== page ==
CHICAGO – Two rating agencies weighed in Monday with positive assessments of the Illinois House’s passage of a fiscal 2018 budget and $5 billion tax package.
The commentaries from Fitch Ratings and S&P Global Ratings provide the General Assembly with some breathing room. Entering the new fiscal year last Saturday without a budget plan in place for a third consecutive fiscal year had put the state at risk of a historic drop into junk territory.
“Passage of tax and spending legislation by Illinois' House of Representatives on July 2 represents a meaningful step toward the enactment of a comprehensive budget for fiscal 2018,” wrote S&P analysts Gabriel Petek and Eden Perry. S&P rates the state BBB-minus and has the rating on watch.
S&P had made clear in previous commentaries that the state faced the prospect of being the first to land in junk territory because of its structural deficit and the magnitude of its unpaid bills, at nearly $15 billion. A court order Friday that requires the state to bolster monthly Medicaid voucher payments by $586 million “threatens to provoke a liquidity crisis,” S&P said.
“Enactment of a comprehensive budget with revenue and expenditure alignment could help put a halt to this erosion of the state's sovereignty over its fiscal affairs,” S&P wrote in the Monday report. “In this way, the legislation passed by the House could represent the first step in a stabilization of Illinois' fiscal outlook and may lead to an easing of pressure on the state's credit quality.”
Fitch Ratings called the developments "concrete progress on reaching an agreement to break the two-year long budget impasse." The report cites both spending cuts and revenue increases and acknowledges a threatened veto. Fitch, too, rates the state BBB and has it on watch.
“Enacting a budget that sets the state on a path toward budgetary balance and provides a means to address the state's accumulated budgetary liabilities would stabilize Illinois' Issuer Default Rating and related ratings,” Fitch wrote.
Fitch remains on course to resolve its placement of the state’s BBB rating on watch by the end of July and “will continue to monitor the developments.”
The rating agencies’ positive comments were offset by warnings that the state has a long way to go to stabilizing its finances and the current ratings remain at severe risk should the budget progress stall.
More than a dozen House GOP members broke with Gov. Bruce Rauner to narrowly approve a tax increase package on Sunday. Rauner is opposed to the plan because it includes tax hikes while his demands for worker’s compensation reforms and a local property tax freeze minus Democratic proposed exemptions have not been finalized.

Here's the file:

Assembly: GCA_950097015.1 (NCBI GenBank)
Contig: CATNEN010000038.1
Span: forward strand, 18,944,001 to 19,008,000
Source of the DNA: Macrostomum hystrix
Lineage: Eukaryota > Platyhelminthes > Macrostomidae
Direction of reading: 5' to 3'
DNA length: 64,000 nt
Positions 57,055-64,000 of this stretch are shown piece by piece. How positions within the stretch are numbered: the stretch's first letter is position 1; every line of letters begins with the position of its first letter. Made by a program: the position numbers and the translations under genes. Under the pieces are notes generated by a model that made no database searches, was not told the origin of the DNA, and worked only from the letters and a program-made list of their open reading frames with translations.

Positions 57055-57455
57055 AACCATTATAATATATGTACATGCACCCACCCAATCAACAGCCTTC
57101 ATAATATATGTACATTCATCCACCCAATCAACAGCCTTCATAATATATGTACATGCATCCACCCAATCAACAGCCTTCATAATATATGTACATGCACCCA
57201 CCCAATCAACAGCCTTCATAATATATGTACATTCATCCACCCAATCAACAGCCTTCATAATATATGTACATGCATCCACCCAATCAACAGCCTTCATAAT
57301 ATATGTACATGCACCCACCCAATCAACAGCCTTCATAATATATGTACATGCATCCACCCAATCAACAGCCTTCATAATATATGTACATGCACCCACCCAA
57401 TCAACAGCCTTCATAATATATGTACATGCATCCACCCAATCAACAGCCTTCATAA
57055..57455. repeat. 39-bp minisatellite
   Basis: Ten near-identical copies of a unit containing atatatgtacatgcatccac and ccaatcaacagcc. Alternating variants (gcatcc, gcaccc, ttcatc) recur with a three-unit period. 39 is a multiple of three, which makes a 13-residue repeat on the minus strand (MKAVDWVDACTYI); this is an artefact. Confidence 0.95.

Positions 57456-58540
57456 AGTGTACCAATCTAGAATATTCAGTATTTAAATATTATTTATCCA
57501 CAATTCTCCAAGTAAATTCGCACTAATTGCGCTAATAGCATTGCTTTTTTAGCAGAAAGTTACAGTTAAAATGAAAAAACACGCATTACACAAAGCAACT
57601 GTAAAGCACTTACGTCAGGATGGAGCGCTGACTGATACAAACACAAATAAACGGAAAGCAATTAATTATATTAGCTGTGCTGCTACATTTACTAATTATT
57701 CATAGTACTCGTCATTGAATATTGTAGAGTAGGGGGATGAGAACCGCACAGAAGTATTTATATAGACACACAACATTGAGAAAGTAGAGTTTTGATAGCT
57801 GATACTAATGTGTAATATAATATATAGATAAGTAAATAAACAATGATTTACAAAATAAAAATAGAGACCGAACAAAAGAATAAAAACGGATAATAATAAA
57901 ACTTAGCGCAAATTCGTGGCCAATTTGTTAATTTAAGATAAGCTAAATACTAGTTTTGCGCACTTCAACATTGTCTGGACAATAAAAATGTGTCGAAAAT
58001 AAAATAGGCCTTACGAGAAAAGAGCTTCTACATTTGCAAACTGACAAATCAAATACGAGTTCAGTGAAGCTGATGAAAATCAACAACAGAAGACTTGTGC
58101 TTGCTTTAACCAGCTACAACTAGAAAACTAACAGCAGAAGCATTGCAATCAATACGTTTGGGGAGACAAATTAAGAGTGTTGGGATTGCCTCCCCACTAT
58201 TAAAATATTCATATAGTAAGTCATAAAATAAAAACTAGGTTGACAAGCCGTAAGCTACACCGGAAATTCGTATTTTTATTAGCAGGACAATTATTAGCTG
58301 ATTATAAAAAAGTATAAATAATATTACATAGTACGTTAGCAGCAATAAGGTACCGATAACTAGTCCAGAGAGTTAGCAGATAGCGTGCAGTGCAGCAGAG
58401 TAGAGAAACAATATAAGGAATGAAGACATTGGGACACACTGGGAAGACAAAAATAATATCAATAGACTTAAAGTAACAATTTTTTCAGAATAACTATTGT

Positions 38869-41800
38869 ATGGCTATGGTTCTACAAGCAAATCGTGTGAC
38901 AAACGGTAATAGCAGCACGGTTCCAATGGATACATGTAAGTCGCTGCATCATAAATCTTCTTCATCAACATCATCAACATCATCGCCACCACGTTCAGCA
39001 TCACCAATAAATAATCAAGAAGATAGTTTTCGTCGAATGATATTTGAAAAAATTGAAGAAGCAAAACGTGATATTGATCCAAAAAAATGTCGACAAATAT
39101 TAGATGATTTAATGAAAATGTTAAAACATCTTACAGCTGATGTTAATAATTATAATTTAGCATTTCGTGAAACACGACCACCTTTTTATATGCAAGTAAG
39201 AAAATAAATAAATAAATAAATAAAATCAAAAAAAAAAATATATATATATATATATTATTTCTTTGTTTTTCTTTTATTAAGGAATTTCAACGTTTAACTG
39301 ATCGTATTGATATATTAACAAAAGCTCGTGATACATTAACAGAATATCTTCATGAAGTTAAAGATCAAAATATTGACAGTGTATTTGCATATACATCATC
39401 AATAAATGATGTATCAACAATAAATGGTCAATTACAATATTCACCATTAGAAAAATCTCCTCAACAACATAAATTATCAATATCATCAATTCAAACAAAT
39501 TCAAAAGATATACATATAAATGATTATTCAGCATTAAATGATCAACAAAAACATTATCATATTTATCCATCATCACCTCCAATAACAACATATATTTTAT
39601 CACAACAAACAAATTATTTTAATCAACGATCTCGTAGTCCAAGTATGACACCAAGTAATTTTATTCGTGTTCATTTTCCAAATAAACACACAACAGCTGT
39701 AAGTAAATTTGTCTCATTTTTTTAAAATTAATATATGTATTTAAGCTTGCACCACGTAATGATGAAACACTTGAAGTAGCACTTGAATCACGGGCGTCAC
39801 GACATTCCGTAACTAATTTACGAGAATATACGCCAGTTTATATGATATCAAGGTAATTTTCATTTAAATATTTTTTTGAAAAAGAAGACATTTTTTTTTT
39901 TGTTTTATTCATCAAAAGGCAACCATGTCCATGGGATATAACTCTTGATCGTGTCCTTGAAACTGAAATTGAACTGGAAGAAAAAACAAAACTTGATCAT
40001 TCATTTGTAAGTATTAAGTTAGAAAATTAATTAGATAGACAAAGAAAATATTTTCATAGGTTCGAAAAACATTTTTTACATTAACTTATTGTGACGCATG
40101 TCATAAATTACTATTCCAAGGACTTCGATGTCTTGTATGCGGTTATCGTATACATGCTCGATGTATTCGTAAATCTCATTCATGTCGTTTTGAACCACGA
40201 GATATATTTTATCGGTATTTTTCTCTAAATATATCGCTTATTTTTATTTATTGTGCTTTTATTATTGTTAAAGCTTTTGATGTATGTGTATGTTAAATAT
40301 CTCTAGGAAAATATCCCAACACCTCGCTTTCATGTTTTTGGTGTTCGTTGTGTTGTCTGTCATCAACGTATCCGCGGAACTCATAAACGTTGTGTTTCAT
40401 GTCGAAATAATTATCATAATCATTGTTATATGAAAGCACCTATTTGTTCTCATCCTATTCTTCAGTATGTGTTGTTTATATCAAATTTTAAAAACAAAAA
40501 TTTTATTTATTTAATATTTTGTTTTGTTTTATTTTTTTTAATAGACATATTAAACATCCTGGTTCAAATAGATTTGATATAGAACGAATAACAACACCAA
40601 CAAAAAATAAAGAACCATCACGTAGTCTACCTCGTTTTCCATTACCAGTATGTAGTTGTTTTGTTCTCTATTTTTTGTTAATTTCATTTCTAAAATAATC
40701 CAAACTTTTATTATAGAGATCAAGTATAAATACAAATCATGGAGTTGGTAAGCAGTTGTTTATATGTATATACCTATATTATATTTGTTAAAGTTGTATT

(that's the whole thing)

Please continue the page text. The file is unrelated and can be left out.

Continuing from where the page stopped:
A three-fifths majority is needed to both win approval with an immediate effective date and to withstand a threatened veto. The $36 billion budget and tax hike package are now pending before the Democratic Senate which is in session Monday.
The House approved amended Senate bills so the Senate must now concur on the differences. Passage is not sure bet as in a previous vote the tax hikes passed with only a simple majority.
Should the budget clear the Senate and then overrides of a threatened veto succeed, both rating agencies warned of the long road ahead of the state.
“Even with a budget, however, it's likely that Illinois' finances would remain strained and vulnerable to unanticipated economic stress,” S&P wrote. “If a budget is enacted, the degree to which it closes the state's structural deficit, provides a pathway for addressing the backlog of unpaid bills, and its impact on cash flows, will be important factors in our review of its effect on Illinois' credit quality.”
The budget plan does not include a cash flow borrowing, although Democrats and Republicans have proposed a range of $4 billion to $7 billion.
If the momentum stalls, S&P said “the weakened condition of Illinois' finances and liquidity provide it with minimal margin at its current rating level.”
“Temporary or partial measures, or a failure to enact a budget within the context of this session, would result in a downgrade," analysts Karen Krop and Eric Kim wrote. "The continuation of spending without sufficient revenues, particularly in light of the ongoing legal challenge to the state's prioritization of other payments ahead of Medicaid payments, will increase liquidity pressure.”